Priming the Fuse of Inquisitiveness
uair sa mhí – once a month
uair sa choicís – once a fortnight
uair sa tseachtain - once a week
I was puzzled as to why two words took a seimhiú (h) whereas ‘seachtain’ took an urú, t before.
POF responded, as Gaeilge, that it would probably take 10 minutes to go down a route of Irish grammar explanation. He had not planned that tricky road for the class that night but explained that it was down to words being masculine and feminine; that they are treated differently; and, that when the time was right for each of us, we would probably take ourselves down the tricky road.
Fair enough, I thought.
Nominative & Genitive
Walking in Skerries that fresh morning two weeks ago, I realised that I had more information than I had thought and maybe that rocky road is not too far away.
Filed away upstairs is an understanding that with quite a number of words in Irish, the nominative singular and genitive plural are spelt alike and that genitive singular and nominative plural are similarly spelt alike – fear/man; bád/boat are two examples. Toilet is another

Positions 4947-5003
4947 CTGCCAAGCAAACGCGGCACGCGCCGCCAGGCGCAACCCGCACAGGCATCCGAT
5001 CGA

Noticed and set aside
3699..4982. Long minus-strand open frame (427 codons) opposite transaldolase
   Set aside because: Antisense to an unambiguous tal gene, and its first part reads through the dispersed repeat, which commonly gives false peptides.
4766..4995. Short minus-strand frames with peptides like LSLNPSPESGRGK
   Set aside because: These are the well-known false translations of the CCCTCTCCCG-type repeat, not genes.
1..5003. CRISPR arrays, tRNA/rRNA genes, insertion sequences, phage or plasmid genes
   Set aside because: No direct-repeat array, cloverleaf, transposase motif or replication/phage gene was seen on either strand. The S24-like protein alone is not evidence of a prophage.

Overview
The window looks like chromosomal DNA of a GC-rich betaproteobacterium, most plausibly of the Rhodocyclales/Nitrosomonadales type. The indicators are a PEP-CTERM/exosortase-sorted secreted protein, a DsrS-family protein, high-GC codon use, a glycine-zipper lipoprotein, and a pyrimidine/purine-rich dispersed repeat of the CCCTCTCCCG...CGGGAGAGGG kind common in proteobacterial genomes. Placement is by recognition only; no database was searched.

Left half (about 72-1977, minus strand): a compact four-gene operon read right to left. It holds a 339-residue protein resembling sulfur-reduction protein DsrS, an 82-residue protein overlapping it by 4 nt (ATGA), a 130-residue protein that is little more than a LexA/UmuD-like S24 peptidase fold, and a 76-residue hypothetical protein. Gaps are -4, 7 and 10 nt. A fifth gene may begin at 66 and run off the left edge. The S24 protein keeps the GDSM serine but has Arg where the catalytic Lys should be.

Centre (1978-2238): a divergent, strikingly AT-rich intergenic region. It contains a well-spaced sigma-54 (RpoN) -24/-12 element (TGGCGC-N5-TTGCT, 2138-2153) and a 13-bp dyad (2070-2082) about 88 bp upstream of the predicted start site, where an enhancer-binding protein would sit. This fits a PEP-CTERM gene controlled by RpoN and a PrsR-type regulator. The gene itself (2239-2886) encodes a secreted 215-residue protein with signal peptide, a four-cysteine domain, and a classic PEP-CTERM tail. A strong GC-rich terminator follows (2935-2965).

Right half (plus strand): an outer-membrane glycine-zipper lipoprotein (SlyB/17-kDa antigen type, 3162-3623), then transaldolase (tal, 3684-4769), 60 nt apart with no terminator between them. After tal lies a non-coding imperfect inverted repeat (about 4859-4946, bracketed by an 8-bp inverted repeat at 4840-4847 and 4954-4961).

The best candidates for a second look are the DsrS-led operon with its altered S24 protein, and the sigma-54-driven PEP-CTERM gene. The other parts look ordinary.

Spending a Penny at School
As the question was posed by one person and as that person only ever wanted one toilet, ‘leithreas’ has been recognised in my grey matter as singular. I have since checked and now know that ‘leithris’ is the nominative plural.
Hence why I stopped on my stroll in Skerries.
The building appears to provide only one toilet for Irish speakers but more than one for English speakers.
That is, of course, if the sign is to be believed or even read…..